Switzerland, September: It’s a really windy day up here on the 7th floor. The birds on the balcony [Link to: Birds on the Balcony 3], huddled and sheltering on perches made from bamboo canes bound with string and held with duct tape. These pigeons are getting tugged at by the wind, pushed from side to side but claws are anchored firmly to the perch. This strange high wind comes at you from any direction, very gusty, buffets the birds around because of feathers designed to catch the slightest up-draught of air and a weightless skeletal structure. It’s a problem sitting on the perch on a day like this, but they do have these extremely long toenails to hold on with. The wind can’t snatch them away.
This is how it is. If you’re a pigeon, a life form evolved from the causes and conditions of air and wind currents, there’s the danger of getting whisked away in the wind at any moment. Necessary to quickly find shelter and, for young birds, sometimes it does go wrong. Yesterday I was downtown waiting at the bus stop; it was windy like this and suddenly a bird drops straight down from above and soft-lands on the street, feathers sticking out at all angles showing white undersides. People waiting at the bus stop go: wooooo! in unison. It was a young pigeon. The bird corrects itself and walks around in circles, dazed, a car swerves to avoid it. The young bird walks in a zigzag fashion across the road jumps up on the pavement; wide-eyed with its sense of danger and takes refuge in a doorway behind the bus stop.
The dukkha of a windy day. It’s the mistral coming from the Mediterranean and North Africa; sudden gusts of wind come at you in a kind of anarchy of directions, very intense for a day or two then it’s gone. The pigeons are so actively engaged with the mechanism of flight, it’s as if the movements of their wings and the movement of the air are one and the same thing. I see them caught in hectic flight movement; a stationary moment in the air, suspended in time and space, then the audible flap of wingtip and fluttering away – adjusting wing positions in response to complex changes in wind direction.
Each air current has a quality that results in the corresponding wing tilt and flip, extend and hold. If you’re a bird, ground level is not the reference point; ‘up’ is not necessarily up and neither is down. Bird flight is an expression of the air movement itself, sudden and unpredictable; birds in flight and the sky – the space where the flying takes place; it’s about non-duality: ‘self and other, subject and object, organism and environment are the poles of a single process1‘ The flying and the air are not different, there’s no separation, no division between them.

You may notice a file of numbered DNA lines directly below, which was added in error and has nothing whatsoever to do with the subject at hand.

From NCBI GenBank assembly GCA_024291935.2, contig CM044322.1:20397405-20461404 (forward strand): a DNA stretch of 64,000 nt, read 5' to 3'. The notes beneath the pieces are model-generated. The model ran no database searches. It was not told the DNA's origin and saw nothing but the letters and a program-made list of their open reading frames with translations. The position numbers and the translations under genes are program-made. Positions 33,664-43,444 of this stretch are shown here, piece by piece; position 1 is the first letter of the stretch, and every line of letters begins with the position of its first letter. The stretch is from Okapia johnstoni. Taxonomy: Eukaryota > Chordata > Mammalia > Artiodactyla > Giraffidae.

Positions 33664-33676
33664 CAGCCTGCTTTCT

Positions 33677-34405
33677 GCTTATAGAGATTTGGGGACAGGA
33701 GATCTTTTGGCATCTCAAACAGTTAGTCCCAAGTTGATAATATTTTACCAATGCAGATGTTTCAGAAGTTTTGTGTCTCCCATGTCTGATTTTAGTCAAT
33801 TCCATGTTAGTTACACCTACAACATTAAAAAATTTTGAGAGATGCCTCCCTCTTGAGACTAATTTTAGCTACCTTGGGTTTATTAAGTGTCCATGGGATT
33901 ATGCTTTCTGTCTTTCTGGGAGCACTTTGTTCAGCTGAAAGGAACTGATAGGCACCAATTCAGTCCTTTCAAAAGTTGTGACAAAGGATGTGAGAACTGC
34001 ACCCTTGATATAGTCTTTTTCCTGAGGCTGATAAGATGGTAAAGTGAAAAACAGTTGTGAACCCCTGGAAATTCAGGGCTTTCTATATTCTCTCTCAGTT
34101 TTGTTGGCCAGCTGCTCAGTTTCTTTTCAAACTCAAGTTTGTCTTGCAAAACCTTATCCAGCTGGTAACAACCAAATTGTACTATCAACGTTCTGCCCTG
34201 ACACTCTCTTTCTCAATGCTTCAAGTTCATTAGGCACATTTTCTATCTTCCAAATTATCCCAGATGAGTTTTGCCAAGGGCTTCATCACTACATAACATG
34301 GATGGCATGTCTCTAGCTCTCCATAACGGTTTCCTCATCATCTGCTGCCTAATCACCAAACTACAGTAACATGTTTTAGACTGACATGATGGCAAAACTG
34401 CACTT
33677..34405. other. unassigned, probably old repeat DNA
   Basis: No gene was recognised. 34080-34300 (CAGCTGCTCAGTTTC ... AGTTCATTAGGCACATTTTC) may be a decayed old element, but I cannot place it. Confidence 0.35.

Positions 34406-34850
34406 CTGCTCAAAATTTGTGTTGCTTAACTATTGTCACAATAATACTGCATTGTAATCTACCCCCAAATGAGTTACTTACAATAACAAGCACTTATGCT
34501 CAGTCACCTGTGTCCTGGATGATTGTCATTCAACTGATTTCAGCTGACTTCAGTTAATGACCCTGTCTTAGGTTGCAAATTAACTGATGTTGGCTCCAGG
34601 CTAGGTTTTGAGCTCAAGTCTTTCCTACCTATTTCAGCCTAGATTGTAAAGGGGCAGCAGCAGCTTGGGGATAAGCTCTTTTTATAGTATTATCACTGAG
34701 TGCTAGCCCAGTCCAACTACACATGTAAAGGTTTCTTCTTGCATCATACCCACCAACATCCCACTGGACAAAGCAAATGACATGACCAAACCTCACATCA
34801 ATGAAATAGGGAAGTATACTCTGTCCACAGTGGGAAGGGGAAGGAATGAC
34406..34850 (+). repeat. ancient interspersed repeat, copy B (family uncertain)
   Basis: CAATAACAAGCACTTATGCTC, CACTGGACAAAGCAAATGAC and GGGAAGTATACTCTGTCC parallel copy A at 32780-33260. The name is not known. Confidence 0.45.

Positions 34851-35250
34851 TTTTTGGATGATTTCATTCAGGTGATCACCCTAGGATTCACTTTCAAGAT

‘… an ever-present no-boundary awareness wherein the subject and the object, the seer and the seen, the experiencer and the experienced form a single continuum.2‘
A wind like this is energy to the birds; it’s a dance. All their skills and everything they are is in readiness, alert. They have the ability to do all of it. Flying and the wind are in unison. But they need to find a place to shelter and these birds come into the balcony space here, grab on to a perch, clamp down on the landing gear, and claws lock into place. Held like this until the wind has gone. Eyes glaze over; they’re in a state of partial sleep, head sunk into the body, feathers fluffed out. They’re just not concerned at all about the wind buffeting them around – or me, looking at them through the glass, or what goes on inside this terrestrial place, 7 floors up from ground level. It could be anywhere, just a place, like the branch of a tree, elevated as it is, to be a convenient stopover for birds of the air.
‘I am infinite like space, and the natural world is like a jar/ I am like the ocean, and the multiplicity of objects is comparable to a wave/ I am like the mother of pearl, and the imagined world is like the silver/ Alternatively, I am in all beings, and all beings are in me. To know this is knowledge, and then there is neither renunciation, acceptance, or cessation of it.’ [Ashtavakra Gita 6.1 – 6.4]
[Image source: detail from: pigeon_flock_large_0410094946. I am grateful for the use of this image]
1Alan Watts, The Book on the Taboo Against Knowing Who You Are
2The Essential Ken Wilbur, page 21: The Real Self